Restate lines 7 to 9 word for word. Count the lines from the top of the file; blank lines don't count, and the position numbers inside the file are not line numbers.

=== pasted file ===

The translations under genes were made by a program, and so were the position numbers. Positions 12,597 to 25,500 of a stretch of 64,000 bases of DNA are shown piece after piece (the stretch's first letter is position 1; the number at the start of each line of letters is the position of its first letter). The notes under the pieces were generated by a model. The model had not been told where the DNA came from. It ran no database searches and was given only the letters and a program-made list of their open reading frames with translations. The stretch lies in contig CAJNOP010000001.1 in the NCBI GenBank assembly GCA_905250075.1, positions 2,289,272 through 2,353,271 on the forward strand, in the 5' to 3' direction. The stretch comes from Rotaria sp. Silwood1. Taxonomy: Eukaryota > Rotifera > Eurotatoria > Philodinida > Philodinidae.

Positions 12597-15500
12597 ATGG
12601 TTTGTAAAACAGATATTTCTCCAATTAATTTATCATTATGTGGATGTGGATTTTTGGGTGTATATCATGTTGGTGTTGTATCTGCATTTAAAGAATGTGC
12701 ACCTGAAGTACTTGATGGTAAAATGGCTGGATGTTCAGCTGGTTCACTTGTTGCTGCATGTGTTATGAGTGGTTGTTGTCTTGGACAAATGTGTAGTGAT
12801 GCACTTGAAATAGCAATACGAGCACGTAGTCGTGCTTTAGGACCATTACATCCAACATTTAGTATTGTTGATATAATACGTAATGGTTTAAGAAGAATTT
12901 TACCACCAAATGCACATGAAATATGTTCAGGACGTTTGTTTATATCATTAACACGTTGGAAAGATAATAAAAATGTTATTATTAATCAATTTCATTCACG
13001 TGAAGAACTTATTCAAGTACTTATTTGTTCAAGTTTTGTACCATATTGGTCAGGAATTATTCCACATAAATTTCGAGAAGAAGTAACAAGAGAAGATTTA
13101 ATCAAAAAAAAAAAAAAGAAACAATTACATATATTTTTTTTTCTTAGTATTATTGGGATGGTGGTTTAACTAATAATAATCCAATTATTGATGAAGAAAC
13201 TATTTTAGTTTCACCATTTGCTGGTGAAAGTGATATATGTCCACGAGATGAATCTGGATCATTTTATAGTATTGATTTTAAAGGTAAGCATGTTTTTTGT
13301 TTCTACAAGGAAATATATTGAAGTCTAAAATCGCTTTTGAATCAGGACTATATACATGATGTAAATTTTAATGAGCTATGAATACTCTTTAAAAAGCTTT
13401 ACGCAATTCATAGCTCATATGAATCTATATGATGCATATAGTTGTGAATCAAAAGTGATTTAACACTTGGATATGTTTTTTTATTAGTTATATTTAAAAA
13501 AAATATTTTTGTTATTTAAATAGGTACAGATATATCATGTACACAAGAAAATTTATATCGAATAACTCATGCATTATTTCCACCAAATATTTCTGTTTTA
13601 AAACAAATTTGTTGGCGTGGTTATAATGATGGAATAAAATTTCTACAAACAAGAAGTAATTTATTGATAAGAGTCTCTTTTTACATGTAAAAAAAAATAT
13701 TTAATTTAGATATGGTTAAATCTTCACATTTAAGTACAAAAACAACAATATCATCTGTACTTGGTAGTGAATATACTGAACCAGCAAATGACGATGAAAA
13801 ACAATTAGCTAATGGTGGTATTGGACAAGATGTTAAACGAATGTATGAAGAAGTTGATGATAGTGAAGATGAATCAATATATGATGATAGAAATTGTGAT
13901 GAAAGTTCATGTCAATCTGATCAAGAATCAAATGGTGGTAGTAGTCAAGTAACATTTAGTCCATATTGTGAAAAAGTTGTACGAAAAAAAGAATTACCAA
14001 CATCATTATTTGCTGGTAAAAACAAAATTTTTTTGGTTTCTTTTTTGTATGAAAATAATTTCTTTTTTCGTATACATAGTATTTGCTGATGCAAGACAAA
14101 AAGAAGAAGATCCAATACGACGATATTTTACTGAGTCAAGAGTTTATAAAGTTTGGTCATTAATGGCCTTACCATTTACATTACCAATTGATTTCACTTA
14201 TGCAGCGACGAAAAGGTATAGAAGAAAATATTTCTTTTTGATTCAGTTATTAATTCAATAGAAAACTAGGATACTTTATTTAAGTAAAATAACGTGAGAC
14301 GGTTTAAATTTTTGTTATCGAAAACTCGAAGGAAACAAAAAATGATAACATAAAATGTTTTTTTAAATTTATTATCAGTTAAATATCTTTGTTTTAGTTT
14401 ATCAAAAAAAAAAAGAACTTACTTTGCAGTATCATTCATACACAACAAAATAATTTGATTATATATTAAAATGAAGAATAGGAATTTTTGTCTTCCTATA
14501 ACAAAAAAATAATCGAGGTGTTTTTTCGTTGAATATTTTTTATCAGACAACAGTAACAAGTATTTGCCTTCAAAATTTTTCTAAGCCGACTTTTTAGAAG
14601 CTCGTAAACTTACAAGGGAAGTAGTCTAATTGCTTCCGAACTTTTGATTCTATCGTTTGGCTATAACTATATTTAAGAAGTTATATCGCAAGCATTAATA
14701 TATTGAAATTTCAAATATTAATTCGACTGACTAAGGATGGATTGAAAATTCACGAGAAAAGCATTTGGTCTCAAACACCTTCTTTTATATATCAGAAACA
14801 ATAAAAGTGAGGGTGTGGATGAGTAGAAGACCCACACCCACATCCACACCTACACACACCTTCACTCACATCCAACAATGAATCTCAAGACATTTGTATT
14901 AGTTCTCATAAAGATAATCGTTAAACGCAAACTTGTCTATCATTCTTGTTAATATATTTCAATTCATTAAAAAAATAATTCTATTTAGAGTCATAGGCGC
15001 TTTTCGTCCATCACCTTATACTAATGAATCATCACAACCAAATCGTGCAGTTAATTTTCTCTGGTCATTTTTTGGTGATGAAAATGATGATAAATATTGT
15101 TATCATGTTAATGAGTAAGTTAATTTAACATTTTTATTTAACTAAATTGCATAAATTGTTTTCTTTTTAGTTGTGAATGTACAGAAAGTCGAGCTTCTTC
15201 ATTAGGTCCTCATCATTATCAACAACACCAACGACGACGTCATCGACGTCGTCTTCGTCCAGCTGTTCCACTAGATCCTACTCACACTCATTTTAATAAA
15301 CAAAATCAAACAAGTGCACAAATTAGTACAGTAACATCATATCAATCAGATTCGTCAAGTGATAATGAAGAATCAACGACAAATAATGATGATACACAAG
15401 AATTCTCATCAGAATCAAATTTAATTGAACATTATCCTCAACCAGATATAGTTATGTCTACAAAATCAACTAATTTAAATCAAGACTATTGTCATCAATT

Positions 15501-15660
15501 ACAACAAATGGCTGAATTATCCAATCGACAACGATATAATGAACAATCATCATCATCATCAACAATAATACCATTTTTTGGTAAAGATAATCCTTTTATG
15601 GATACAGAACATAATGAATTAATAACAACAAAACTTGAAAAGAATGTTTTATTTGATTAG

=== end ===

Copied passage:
12901 TACCACCAAATGCACATGAAATATGTTCAGGACGTTTGTTTATATCATTAACACGTTGGAAAGATAATAAAAATGTTATTATTAATCAATTTCATTCACG
13001 TGAAGAACTTATTCAAGTACTTATTTGTTCAAGTTTTGTACCATATTGGTCAGGAATTATTCCACATAAATTTCGAGAAGAAGTAACAAGAGAAGATTTA
13101 ATCAAAAAAAAAAAAAAGAAACAATTACATATATTTTTTTTTCTTAGTATTATTGGGATGGTGGTTTAACTAATAATAATCCAATTATTGATGAAGAAAC